Accidents or Prior DUI’s Lead To Felony Charges
In Florida, we have seen a push by prosecutors to enhance DUI charges.
Any DUI related to a crash or accident, or property damage are being treated much more severely by the courts and typically, the prosecutors are asking for jail time on more and more DUI cases.
We have also seen an increase in the number of cases being transferred to the felony level, because of physical injuries or because the defendant has prior DUIs.
A third DUI typically qualifies as a felony if the last DUI occurred within the last 10 years. Many people incorrectly believe that all three DUI priors must have occurred within the 10 year period.
But under Florida Statutes 316.193, if it is an offense within 10 years of the second DUI, regardless of when the first DUI occurred.
You could have a DUI from 30 years ago, and still qualify to be charged with a felony with the potential penalty of up to five years in prison.
While receiving the maximum statutory sentence is unlikely, I can tell you from experience that in many local counties like Okaloosa County, Walton County, and Santa Rosa County, prosecutors and as well as judges take a “jail policy” approach to handling these cases.
This so-called policy means that they want serious jail time on DUI cases which for starters in a lot of cases is a year in county jail or state prison.
Not being much of a fan of politically biased sentencing policies in the criminal justice system, I have focused my efforts toward helping my individual clients with their individual cases, looking for ways to create defenses to help protect them against these harsh punishments.
The first area to explore is the legal nature and validity of the prior DUI convictions.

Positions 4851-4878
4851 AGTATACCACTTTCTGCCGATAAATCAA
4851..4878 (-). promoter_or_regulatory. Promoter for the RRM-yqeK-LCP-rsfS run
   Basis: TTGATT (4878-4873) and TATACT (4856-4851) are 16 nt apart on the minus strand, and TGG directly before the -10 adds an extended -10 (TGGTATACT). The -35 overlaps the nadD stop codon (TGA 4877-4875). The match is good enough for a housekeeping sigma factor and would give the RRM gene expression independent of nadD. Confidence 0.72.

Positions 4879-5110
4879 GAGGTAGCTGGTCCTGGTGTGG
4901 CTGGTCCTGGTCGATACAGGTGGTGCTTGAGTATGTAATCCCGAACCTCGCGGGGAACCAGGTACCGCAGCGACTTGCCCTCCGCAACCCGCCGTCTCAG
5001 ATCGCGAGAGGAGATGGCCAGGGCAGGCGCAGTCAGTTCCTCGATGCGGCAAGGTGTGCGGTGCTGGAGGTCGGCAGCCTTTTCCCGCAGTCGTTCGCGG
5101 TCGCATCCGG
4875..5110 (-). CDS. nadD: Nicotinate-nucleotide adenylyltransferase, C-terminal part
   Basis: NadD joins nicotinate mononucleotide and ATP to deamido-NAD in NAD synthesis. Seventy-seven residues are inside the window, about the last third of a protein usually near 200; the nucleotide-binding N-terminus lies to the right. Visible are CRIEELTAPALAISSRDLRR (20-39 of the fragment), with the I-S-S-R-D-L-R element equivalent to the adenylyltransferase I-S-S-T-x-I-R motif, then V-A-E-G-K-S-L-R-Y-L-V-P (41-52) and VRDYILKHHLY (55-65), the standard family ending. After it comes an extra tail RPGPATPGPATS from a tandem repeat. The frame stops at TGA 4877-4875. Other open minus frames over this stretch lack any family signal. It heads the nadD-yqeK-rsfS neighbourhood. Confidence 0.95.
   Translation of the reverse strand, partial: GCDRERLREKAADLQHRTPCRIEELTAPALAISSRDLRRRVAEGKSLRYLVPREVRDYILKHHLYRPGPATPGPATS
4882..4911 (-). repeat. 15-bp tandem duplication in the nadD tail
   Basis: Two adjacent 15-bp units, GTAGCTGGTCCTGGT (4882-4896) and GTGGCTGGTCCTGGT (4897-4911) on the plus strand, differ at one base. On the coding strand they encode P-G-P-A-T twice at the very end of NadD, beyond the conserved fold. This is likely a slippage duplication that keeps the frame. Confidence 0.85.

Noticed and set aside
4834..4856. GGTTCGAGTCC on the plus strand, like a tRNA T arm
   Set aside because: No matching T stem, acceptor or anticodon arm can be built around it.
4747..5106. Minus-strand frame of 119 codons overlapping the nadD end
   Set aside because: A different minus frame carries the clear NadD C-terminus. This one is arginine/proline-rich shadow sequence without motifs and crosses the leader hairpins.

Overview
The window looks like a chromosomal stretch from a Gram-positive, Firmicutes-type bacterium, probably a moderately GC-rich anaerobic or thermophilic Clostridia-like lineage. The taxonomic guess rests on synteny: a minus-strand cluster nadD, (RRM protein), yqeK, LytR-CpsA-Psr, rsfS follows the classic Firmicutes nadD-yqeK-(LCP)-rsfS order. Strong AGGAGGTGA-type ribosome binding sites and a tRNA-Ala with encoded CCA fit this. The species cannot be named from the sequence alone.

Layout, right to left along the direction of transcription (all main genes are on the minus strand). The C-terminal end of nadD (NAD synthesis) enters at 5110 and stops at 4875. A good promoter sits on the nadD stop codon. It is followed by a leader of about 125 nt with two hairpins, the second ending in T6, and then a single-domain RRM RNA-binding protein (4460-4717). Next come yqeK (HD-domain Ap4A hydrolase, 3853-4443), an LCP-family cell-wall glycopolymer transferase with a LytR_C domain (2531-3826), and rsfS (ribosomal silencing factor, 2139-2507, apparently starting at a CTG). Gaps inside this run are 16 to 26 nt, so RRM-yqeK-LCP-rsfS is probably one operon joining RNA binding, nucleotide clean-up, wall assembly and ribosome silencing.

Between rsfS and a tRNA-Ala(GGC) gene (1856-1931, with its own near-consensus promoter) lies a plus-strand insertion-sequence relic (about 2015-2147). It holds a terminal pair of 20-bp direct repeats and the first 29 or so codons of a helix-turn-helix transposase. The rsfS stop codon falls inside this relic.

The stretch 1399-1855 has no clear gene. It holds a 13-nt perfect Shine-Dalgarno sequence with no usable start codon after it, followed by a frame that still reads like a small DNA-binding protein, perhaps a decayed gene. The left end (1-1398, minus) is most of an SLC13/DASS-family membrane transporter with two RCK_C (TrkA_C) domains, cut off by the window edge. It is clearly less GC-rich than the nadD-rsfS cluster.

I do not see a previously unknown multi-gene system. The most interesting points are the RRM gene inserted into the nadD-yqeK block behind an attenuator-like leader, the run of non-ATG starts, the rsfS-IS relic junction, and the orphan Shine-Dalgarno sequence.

The first question is whether or not the client had an attorney present at the time of the plea or prior DUI conviction date. The reasoning here is that if someone was not properly advised before entering the original DUI plea, then it would not be fair to charge them with enhanced penalties for a subsequent DUI later.
It is the responsibility of the prosecution to verify these prior DUIs and prove that the defendant was either adequately represented by an actual attorney or fully waived their right to counsel and was properly questioned by the trial judge.
This requires noting the attorney of record, the judgement and sentence, along with accompanying fingerprints that were taken on the date of the conviction.
If the prosecutor cannot provide these documents, then the prior DUI will not be properly certified to be used against the defendant in the criminal proceeding.
So when this occurs, I would recommend filing a Motion to Dismiss (or otherwise formally request that the court to reduce the charge).
Another way to accomplish this, depending on your situation, is to file a Motion to Transfer the case to misdemeanor court, also known in Florida, as County Court.
The latter method, the Motion to Transfer, is utilized more as a way to escape the jurisdiction of a particularly difficult or harsh prosecutor or judge.
A prior, uncounseled DUI conviction may not be used to enhance a present DUI offense to a felony where the defendant had a right to counsel in the prior proceeding. Davis v. State, 710 So.2d 116 (2d DCA 1998), Kirby v. State, 765 So.2d 723 (1st DCA 1999), Riggins v. State, 789 So.2d 509 (1st DCA 2001).
However, in some cases, the defendant may need to file an affidavit that would assert that he or she did not waive counsel. Angel v. State, 769 So.2d 494 (4th DCA 2000).
If you or a family member has been arrested for felony drunk driving in Fort Walton Beach, Destin, Defuniak Springs or elsewhere in Okaloosa County or Walton County, call my office for a free evaluation (850) 362-6655.